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Cyphostemma mappia is heterophyllous, that is to say it has leaves of different types upon the same plant. Juvenile specimens have thin long and red leaves while in adult stage the leaves are oval and green.
Origin and Habitat: Cissus mappia is endemic to Mauritius. Formerly abundant on the Pouce range, it is now very rare but still found in the old forests of the Great Bay and in the part of the island called Mapou, to which it has given its name. These trees seem extinct in many localities. It was exterminated from much of its natural range, but can still occasionally be found on extremely rocky slopes or outcrops in the higher mountains. It can be found on the mountain ranges of Trois Mamelles and Rempart, and in some of the remaining dry forests in the west of the island, especially around Magenta and Yemen.
Habitat and ecology: Dry and semi-dry forest, but especially in more exposed or mountainous areas. In exposed areas, it tends to be shorter and more robust - only a few meters tall. In more protected environments, it grows up to 10 meters in height. It produces flowers from January through May and sometimes they remain for as long as October.
Conservation status: Endangered.
ENGLISH: Mapou tree, Mauritian baobab
FRENCH (Français): bois mapou, mapou
Description: Mapou is the local name of Cissus mappia, a shrub or small tree 4-6 metres tall that can eventually reach a height of nearly 10 meters, and develop a vastly expanded, swollen, water-filled trunk. It looks like a minature baobab with a few sturdy branches easily breakable and in zigzag. By far it is the largest and most massive of the caudiciform or pachycaul members of the Vitaceae family. Apart from the Baobab (Adansonia digitata), this is without doubt one of the most spectacular pachycaul species. It bears compound deciduous leaves (odd number of leaflets). The leaflets are very variable. In adult specimen usually they are elliptic to oblong, light green with a pointed tip, to the contrary the juvenile leaflets can be very finely divided, thin, and red. The fruit look like small, red and furry grapes. As a case of "island gigantism", it is the only Cyphostemma species to attain the size of a large tree. It has also lost the vine-like tendrils of its genus, which falls within the greater Vitaceae (grapevine) family.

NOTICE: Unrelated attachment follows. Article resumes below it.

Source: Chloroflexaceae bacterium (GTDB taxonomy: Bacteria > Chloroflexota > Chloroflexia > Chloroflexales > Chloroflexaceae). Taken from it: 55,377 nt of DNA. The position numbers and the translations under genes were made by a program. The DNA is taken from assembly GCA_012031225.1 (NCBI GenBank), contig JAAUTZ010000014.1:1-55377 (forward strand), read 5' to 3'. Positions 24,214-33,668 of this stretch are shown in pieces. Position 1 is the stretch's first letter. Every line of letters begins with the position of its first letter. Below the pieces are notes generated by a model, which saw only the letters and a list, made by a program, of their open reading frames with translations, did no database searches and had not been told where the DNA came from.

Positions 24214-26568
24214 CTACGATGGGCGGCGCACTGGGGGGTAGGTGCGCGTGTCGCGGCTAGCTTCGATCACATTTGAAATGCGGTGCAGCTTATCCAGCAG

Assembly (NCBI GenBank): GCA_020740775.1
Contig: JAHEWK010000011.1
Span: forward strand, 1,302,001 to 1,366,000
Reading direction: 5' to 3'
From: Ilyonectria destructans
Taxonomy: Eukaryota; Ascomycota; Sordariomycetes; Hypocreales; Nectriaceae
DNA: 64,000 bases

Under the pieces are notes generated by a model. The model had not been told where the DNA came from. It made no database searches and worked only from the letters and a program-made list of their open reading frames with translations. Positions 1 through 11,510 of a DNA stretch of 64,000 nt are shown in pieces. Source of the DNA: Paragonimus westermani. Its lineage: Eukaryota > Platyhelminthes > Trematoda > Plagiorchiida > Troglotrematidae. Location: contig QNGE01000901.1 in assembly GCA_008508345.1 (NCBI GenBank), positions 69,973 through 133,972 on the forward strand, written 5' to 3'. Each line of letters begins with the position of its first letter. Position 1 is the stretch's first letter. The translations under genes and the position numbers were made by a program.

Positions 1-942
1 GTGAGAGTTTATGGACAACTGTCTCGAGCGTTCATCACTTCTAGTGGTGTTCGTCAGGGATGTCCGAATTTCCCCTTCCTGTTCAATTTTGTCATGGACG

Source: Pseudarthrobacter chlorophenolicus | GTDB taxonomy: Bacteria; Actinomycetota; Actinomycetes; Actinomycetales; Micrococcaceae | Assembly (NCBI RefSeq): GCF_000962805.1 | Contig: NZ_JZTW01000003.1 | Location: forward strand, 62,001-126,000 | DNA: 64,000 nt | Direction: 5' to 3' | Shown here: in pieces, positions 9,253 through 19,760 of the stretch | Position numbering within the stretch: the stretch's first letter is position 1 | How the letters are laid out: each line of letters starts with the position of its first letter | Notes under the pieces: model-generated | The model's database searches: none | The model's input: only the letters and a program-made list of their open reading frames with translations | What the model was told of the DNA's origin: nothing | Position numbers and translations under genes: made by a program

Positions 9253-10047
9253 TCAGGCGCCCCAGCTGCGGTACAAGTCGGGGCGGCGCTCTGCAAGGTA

Stem: Bole (caudex), succulent, cylindrical, 2-7 m tall, entirely glabrous, with erect short branches without tendrils. Older branches thick, 6-10 mm in diameter, bark grey, smooth, young stems distinctively zigzag, fleshy, greenish. The wood is very soft and fleshy.
Leaves: Deciduous, 8-2 cm, pinnate (odd number of leaflets), bipinnate or 3-foliolate, petiole 2-3 cm. Leaflets succulent 3-4 cm long, (4-)12-14 nm wide, very variable in shape on the same plant (heterophyllous), elliptic, oblong, ovate or linear, tip acuminate, base cuneate, margins entire, sometimes denticulate in certain localities - the juvenile leaflets can be very long, thin and lighter red-coloured. Stipules oblong, 10-12 mm long.
Inflorescence: 6-10 cm long, glabrous. Peduncle 2-3 cm long.
Flowers. Cylindrical, 2-2.5 mm long, glabrous, greenish to pink or purple.
Fruits: Ovoid, 11-14 long, 6-8 mm in diameter, glabrous, fleshy, purple when ripe.
Seeds: Reniform, 7-8 long, 4-5 mm wide, smooth.
Bibliography: Major references and further lectures
1) John Gilbert Baker “Flora of Mauritius and the Seychelles: A Description of the Flowering Plants and Ferns of Those Islands” L. Reeve & Company, 1877
2) Sardanun Bundhoo “Goodlands and Her Neighbours” S. Bundhoo, 1989
3) Urs Eggli “Illustrated Handbook of Succulent Plants: Dicotyledons” Volume 2. Springer, 2002
4) Rachel Atkinson, Jean Claude Sevathian “A guide to the plants in Mauritius” Mauritian Wildlife Foundation, 01 january 2007
5) Ameenah Gurib-Fakim “An illustrated guide to the flora of Mauritius & the Indian Ocean Islands” Caractère Ltée, 2003
6) Wikipedia contributors. "Cyphostemma mappia." Wikipedia, The Free Encyclopedia. Wikipedia, The Free Encyclopedia, 26 Sep. 2016. Web. 26 Sep. 2016.
7) “ÉCOLOGIE : Le Bois Mapou un exemple d’évolution vers le gigantisme” ARTICLE PARU DANS LE MAURICIEN | 21 APRIL, 2012 <http://www.lemauricien.com/article/ecologie-bois-mapou-exemple-d%E2%80%99evolution-vers-gigantisme>
8) G.Rouillard “Les Plantes et Leur Histoire a L'ile Maurice”. Mauritius. 1999
Cyphostemma mappia cotyledons. Photo by: © Plantemania
Cyphostemma mappia juvenile foliage. Photo by: © Plantemania
Cultivation and Propagation: Cyphostemma mappia is relatively slow-growing, but is increasingly used as a decorative ornamental for hotels and public landscaping in Mauritius. It is easily propagated by seed, or by cuttings which can be rooted in a shady environment.
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